Can we agree to disagree?
I came to the Medway Towns in 1970 as the vicar of an Anglican church serving two vast council housing estates just outside Chatham. It was the era when the BBC was establishing its local radio stations and I gave the early morning "Thought for the Day" for the opening week of Radio Medway (now Radio Kent). Following this I was invited to help present the weekly Christian programme with the Minister of Gillingham Baptist Church, Tom Rogers. Tom and I did alternate weeks for a while until the producer called us together and said, "You two are saying virtually the same thing; how would you feel about presenting the programme together?" – which is what we did for a considerable period and we became great friends. Only last month someone said to me, "I was a member of Tom's church and I remember you and he as presenters on Radio Medway; I used to listen every week." That programme was over 40 years ago now!
Tom and I had many discussions about the Christian Faith but I cannot recall that we ever had anything approaching a heated argument. We were both seeking to serve the same Lord and in the light of that our differences were insignificant. I am reminded of the college professor who, on learning that two of his students were professing Christians, commented, "Has it ever crossed your minds that if I find you two in heaven, it won't feel like heaven to me?" I love his humour, but there is a serious point to his remark. If everyone who has accepted Jesus Christ as Saviour and Lord is to be in the eternal kingdom, isn't it sensible to do all we can to get on with each other now? After all, we will have to get on with each other then. Surely, compared with the vast majority of human kind who have no faith at all, the finer points of doctrine – and indeed some which are not so fine – are insignificant if they do not affect the certainty of our salvation; yet we allow them to separate us. More than that, the manner in which we disagree is so often dishonouring to Christ and is, therefore, an appalling witness to the world. What encouragement is there for them to become a Christian when we argue as vehemently and unkindly as anyone else?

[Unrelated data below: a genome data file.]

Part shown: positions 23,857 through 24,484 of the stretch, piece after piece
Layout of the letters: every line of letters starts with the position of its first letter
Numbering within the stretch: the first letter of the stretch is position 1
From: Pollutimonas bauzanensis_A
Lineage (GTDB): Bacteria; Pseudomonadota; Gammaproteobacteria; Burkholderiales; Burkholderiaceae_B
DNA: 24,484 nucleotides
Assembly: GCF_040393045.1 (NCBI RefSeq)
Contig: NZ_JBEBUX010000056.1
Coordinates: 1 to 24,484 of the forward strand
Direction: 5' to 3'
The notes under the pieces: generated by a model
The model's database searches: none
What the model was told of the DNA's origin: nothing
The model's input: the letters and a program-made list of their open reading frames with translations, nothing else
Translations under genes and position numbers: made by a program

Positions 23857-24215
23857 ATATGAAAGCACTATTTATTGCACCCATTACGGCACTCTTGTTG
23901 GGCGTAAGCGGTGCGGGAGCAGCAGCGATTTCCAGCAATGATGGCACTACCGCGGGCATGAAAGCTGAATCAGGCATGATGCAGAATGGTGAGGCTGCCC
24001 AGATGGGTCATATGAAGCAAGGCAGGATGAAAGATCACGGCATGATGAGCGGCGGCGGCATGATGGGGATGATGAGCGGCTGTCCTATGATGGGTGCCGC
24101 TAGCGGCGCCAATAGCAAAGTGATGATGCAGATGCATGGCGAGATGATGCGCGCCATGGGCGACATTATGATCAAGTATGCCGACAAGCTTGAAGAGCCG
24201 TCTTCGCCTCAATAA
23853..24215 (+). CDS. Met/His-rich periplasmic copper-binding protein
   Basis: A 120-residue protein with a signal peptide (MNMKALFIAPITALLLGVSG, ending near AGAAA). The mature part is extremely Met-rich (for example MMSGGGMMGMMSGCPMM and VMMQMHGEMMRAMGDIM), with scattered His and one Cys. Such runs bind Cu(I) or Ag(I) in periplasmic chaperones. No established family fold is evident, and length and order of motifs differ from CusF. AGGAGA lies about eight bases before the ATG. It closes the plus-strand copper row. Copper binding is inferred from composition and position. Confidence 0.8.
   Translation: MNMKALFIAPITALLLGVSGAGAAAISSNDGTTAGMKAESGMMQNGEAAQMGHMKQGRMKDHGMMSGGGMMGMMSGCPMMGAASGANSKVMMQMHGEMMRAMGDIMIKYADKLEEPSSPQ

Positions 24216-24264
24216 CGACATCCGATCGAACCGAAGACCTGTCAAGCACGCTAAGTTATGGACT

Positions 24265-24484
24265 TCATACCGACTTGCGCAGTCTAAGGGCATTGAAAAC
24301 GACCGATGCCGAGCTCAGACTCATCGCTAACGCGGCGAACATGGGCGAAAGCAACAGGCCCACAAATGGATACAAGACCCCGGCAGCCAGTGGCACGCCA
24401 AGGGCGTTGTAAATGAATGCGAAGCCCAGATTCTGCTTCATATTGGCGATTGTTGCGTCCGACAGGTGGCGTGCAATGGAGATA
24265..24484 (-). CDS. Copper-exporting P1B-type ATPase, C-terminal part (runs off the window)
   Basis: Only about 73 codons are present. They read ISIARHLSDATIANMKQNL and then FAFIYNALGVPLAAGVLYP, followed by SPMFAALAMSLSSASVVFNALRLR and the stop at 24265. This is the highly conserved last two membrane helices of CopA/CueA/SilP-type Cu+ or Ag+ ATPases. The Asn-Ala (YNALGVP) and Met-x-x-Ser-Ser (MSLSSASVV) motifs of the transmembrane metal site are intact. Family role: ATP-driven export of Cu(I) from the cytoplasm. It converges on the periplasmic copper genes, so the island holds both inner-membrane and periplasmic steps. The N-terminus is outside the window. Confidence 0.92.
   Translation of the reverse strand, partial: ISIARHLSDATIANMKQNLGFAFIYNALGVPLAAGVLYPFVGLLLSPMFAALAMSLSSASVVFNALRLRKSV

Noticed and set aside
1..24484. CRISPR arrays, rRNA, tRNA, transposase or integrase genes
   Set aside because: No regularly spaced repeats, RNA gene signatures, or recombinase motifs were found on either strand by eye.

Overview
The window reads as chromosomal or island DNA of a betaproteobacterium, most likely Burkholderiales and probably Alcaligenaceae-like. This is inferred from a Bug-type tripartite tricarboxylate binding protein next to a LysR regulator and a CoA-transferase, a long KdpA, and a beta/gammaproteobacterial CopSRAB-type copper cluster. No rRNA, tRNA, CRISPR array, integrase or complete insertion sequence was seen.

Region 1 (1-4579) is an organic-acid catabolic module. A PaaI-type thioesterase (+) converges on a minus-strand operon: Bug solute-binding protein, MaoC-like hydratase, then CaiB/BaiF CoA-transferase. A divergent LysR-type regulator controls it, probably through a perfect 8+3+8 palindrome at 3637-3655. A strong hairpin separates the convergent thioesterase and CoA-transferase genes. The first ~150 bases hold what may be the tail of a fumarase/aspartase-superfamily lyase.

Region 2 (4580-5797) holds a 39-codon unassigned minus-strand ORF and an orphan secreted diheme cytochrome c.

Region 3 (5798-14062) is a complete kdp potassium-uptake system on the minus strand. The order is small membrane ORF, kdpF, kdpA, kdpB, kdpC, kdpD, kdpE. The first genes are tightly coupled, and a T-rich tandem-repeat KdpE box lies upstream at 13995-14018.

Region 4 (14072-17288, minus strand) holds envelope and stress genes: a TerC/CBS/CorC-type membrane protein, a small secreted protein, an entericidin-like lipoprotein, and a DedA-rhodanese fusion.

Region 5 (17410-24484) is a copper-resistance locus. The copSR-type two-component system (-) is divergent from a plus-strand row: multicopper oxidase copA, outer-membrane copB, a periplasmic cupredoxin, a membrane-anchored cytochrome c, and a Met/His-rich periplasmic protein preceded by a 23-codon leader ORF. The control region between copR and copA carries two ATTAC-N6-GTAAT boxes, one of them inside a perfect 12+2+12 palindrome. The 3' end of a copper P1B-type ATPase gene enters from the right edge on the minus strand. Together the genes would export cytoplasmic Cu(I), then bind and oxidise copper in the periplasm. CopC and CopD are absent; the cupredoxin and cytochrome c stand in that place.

What is more, our arguments are often over matters on which, however strongly we may hold our views, we will not and cannot be certain until we reach heaven. For instance, I have long been concerned at the certainty expressed by some Christians about the doctrine of eternal suffering in hell for all who do not accept in this life the salvation offered by Christ. It seems to me that we are inconsistent. We are horrified by those regimes which practise the torture of human beings (or at least I hope we are), yet some of us confidently proclaim that we have a God who will condemn unbelievers to hell fire for eternity. What sort of God are we presenting to the world?
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It is doctrines such as this, which I was taught when first I came to Christ, that have encouraged me to go back to Scripture and look more closely at what it teaches. What I have discovered has surprised and inspired me to amend many of my views and to set out my understanding of the Christian Faith in a book, I'm a Christian – so what do I believe? I do not expect everyone to agree with everything I say, but I hope it will challenge Christians to think through what they really believe, and if they can then give biblical reasons for why they disagree with me, then that is great and they will be strengthened and more confident to share their faith with others.
Ken Gardiner is a Canon of Rochester Cathedral who officially retired in 1993. "I'm a Christian – so what do I believe?" is published by Instant Apostle and is available in paperback or as a download on Kindle from www.amazon.co.uk